Exploring the conservation area using some of our 5 senses
- Learning outcome
To use our senses to experience the awe and wonder of the world around us.
- Key Stubbington focus
- For Key Stage 2
- Duration 1 or 2 hours (choose up to 3 activities for 1 hour session and 5-6 for 2 hours)
- Success criteria
- I can name our five senses
- I can use my senses to explore the environment around me
- I can discuss how these different perspectives make me feel
- Session plan
Children are introduced to the idea of using their senses to investigate the conservation area. This will involve a recap of the 5 senses. Each activity has its own short introduction.
A selection of activities from the list below;
Children use a mirror under their nose/chin to simulate eyes on top of their head, helping them see the conservation area from the perspective of a mouse or vole. After a walk around the grounds, the children share their thoughts and feelings with the group.
Children collect small examples of natural colour (e.g. leaves, petals) on their own palettes trying to find all 7 colours of the rainbow. The children discuss which colours were easiest/hardest to find and having identified green as the most abundant colour, are set the challenge of finding as many shades of green as they can for their palette.
Children create a concoction of natural smells from Mother Nature’s Kitchen using a base liquid to start them off. This activity can include a visit to the weather garden (supervised by an adult) to collect samples of the herbs growing there. They decorate their potion with natural straws, umbrellas etc and give it an imaginative name before holding a ‘cocktail party’ with the opportunity to sniff their classmate’s creations!
Children collect natural items with contrasting textures e.g. prickly and tickly. They then swap and guess the textures of another group.
Meet a tree
A sighted child leads his/her blindfolded partner to a tree within a given area. Using their sense of touch, they ‘get to know’ the tree, feeling for clues that will later help them to identify it. The child is led away, their blindfold removed and they try to find the tree they met.
Eye spy walk
Children test observation and memory skills by trying to find and remember a variety of objects hidden in Cooper’s Copse. Some things are artificial, others natural but in the wrong place. After some searching time, the children can share what they’ve found with the group (e.g. in ‘Mrs Brown’s shopping basket’ style). This can lead to discussion about what things were easiest to find, and why, and the idea of camouflage in nature.
Children spend time listening to nature’s music around them. As they do so they record it using their own symbols written on musical staves provided. Their notation should illustrate whether the sounds are high or low (by position on stave), long or short, quiet or loud (size of notation) and identify the sound with a symbol.
Sighted children lead their blindfolded partner around the grounds to a ‘special view’. Then like a wildlife photographer, they will take 3 ‘photographs’ by lifting their partner’s blindfold for a split second. The children then meet together to discuss their photographs.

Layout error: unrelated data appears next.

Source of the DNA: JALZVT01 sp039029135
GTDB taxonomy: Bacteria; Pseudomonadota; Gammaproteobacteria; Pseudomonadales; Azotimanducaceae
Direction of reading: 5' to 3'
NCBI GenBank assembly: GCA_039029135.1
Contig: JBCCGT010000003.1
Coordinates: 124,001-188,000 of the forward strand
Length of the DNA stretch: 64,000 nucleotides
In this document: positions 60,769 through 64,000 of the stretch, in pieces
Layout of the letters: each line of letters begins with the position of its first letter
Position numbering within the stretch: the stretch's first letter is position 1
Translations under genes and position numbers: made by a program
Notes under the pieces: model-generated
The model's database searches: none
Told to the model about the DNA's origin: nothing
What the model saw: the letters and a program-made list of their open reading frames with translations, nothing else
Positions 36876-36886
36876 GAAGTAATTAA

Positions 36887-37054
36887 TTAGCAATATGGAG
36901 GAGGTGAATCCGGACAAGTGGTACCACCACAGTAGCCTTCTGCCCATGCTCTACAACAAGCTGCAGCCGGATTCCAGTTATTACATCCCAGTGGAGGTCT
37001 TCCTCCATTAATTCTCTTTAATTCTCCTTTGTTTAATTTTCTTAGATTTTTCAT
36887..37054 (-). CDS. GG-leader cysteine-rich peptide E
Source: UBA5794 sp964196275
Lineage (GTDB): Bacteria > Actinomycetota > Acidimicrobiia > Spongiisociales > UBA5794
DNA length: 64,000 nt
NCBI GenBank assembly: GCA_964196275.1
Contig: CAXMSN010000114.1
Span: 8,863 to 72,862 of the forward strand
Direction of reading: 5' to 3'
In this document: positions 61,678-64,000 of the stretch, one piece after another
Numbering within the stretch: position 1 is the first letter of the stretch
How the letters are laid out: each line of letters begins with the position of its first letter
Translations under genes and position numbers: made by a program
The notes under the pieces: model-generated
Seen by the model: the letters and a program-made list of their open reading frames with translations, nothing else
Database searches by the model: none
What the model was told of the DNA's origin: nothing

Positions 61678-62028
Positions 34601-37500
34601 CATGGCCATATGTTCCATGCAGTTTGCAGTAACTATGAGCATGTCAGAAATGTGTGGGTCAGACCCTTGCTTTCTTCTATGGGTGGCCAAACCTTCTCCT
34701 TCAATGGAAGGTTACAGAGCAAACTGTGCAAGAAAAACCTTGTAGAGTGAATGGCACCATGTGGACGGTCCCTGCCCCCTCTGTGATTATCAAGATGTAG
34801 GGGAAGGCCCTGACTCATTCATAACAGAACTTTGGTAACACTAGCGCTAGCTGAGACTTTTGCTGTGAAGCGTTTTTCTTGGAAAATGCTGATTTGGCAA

Re-cap senses used and how they have used these to see the conservation area in different ways. Link these to animals in the grounds and how they use their senses to experience the world around us.
Less able children
Supported by accompanying adults as necessary.
More able children
Vocabulary used for touch boxes.
- What do children enjoy/find exciting about the world around them?
- Describe nature using as many senses as they can – possible lead to poetry (pre or post visit)
Follow up activities
- Use palettes to make a display back at school
- Write up ingredients list for smelly cocktails with cocktail name and picture.
- Some of the activities could be repeated back at school for comparison (e.g. sound symphony)
- Health and safety checks
General – hands to be kept away from faces and washed immediately after session.
Remind children to watch out for ponds, ditches and uneven ground.
Each activity will have boundaries outlined at the beginning which children must remain within.
Children to walk in line led by member of staff. Line up in height order with taller children in front. Two hands on mirror. Adult to check for sharp edges if mirror is dropped. Avoid stopping in case of collision. Route taken will avoid major trip hazards and ponds.
Children warned which plants not to touch.
Children told not to drink cocktails and warned which plants not to touch. Stirrers to be removed from glasses before other children smell them. When discarding cocktails at the end, children throw the liquid behind them. Children not to include animal faeces in cocktails.
Children to pick up prickly items carefully.
Meet a tree
Children shown how to lead their partner (e.g. to be aware of hazards, avoiding trip hazards, nettles at base of tree). Sighted children must stay in contact with their partners. Activity not to be undertaken if bad behaviour in the group.
Children instructed on the best way to lead their blindfolded partner.
Eye spy walk
Boundaries to be pointed out to children at the start. Children encouraged to not just look up. Stay on paths.